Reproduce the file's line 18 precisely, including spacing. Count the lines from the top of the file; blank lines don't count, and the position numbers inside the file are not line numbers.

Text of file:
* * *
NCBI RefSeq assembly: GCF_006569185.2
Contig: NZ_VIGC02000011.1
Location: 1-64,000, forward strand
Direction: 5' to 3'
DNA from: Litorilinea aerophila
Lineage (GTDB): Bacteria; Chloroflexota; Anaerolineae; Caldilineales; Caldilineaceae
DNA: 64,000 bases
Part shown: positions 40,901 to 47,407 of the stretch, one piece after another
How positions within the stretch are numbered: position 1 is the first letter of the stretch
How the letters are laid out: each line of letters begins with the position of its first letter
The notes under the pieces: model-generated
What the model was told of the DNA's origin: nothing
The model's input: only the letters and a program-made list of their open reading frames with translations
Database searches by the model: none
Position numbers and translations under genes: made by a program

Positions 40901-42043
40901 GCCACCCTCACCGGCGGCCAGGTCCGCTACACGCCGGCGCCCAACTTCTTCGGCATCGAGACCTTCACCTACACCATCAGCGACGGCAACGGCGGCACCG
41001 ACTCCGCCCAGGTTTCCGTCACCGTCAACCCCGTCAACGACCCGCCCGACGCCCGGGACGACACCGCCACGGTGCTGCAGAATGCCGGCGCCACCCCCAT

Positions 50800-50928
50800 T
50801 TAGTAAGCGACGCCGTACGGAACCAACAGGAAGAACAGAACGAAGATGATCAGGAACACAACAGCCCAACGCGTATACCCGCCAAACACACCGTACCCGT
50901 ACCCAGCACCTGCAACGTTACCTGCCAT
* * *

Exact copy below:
41001 ACTCCGCCCAGGTTTCCGTCACCGTCAACCCCGTCAACGACCCGCCCGACGCCCGGGACGACACCGCCACGGTGCTGCAGAATGCCGGCGCCACCCCCAT